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Day: October 24, 2016
What is the best and most up-to date Ancient Greek-English dictionary?
Depends on your criteria. Biggest & Up to date is not English, but the now online DGE Diccionario Griego-Español . Only goes up to epsilon though, and I don’t see it finishing for another century. Biggest in English remains Henry George Liddell, Robert Scott, A Greek-English Lexicon — though the online editions don’t include the […]
Is there any psychological journal that is written in Esperanto?
My guess: no. If anyone would have written articles in an Esperanto psychological journal, that would have been the late Claude Piron, who lectured in psychology, and who also wrote a psychoanalysis of people’s attitude to international languages. (No, I’m not endorsing that kind of thing.) I’ve looked through his now defunct fan page at […]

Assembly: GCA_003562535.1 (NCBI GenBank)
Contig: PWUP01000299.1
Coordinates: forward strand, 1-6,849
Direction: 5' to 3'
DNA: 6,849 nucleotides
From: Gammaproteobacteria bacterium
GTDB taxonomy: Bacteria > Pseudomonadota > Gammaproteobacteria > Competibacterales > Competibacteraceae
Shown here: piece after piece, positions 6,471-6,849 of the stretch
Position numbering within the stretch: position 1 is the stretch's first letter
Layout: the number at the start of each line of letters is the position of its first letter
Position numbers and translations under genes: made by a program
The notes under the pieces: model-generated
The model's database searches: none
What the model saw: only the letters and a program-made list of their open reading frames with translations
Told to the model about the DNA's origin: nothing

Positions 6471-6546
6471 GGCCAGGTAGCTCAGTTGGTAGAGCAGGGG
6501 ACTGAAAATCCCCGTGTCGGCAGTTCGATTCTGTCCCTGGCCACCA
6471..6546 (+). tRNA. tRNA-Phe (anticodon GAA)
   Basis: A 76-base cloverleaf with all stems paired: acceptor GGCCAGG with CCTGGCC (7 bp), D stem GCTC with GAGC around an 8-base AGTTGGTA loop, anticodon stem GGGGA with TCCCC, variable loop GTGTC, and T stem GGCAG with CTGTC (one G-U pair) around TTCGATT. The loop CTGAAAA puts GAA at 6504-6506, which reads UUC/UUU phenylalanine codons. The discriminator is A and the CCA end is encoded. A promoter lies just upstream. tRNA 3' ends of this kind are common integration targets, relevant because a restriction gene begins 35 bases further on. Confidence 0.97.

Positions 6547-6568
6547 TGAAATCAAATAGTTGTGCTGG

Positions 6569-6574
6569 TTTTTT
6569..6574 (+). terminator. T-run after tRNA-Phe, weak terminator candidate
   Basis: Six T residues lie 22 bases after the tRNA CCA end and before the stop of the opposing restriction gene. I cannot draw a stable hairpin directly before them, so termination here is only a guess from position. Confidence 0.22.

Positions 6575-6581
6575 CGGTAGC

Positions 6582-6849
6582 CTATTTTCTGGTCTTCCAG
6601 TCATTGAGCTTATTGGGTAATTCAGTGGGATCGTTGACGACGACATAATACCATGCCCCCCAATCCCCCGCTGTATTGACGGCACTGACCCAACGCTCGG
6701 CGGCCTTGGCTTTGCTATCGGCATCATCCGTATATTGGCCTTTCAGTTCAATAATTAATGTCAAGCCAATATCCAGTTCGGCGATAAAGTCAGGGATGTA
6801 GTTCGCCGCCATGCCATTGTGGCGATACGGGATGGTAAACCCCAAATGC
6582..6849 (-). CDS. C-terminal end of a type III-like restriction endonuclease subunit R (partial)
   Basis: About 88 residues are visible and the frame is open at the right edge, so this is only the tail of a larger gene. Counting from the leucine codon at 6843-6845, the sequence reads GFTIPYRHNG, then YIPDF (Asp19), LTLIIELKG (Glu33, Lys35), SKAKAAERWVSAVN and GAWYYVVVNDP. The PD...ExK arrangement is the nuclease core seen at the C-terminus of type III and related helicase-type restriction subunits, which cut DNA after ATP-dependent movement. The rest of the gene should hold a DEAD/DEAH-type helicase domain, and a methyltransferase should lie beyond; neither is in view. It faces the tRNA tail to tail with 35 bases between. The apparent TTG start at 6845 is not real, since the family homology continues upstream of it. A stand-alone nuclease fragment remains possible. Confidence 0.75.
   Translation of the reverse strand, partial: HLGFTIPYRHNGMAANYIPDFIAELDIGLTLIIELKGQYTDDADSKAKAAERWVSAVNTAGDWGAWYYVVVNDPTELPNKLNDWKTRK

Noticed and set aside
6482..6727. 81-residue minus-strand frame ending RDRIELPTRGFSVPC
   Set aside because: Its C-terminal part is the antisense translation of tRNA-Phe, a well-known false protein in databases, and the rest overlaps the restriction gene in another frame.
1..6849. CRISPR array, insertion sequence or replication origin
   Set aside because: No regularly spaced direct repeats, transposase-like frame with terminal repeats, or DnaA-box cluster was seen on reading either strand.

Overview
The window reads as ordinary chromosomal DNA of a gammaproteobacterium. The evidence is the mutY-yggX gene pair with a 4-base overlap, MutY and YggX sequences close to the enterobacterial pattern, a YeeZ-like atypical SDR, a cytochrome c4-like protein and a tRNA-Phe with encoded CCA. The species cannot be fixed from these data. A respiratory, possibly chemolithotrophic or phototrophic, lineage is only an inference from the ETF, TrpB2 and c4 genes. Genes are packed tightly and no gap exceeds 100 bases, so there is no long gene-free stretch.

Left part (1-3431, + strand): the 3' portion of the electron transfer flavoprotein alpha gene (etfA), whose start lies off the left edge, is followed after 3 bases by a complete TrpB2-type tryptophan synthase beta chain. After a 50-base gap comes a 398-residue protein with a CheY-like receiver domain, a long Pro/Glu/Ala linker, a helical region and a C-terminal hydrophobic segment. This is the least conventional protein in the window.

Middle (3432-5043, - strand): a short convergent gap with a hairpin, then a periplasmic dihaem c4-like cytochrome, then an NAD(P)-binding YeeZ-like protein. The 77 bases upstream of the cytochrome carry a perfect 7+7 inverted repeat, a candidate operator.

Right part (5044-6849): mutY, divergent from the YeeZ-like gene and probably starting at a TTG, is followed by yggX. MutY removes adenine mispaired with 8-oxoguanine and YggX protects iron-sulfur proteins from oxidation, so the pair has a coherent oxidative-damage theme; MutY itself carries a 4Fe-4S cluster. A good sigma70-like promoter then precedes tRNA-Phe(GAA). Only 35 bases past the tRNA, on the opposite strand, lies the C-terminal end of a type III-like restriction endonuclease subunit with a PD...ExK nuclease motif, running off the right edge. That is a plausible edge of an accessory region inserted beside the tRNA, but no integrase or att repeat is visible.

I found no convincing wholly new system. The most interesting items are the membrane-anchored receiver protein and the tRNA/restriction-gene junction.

How do you refer to your left foot with languages that only use cardinal directions?
http://en.wikipedia.org/wiki/Guugu_Yimithirr_people To elaborate on Joe Devney’s answer to How do you refer to your left foot with languages that only use cardinal directions? Yes, your South foot, if you’re facing west, and your North foot, if you’re facing east. Just as geographically oriented languages will refer to it as your seaward foot if you’re by […]
Did Greek Cypriot took Venetian caraguol, Spanish caracol with the nuance “fort” to denote a snail (karaolos)?
Thanks to Eutychius Kaimakkamis and Alberto Yagos. Alberto, you have Andriotis’ etymological dictionary? Awesome! The Cypriot dictionary I opened up at random confirms caracol/caracollo as the origin of karaolos, and they confirm your etymology as “twisted”. It did not say that the etymology of caracol in turn was ultimately Greek kokhlias via Vulgar Latin *cochlear, […]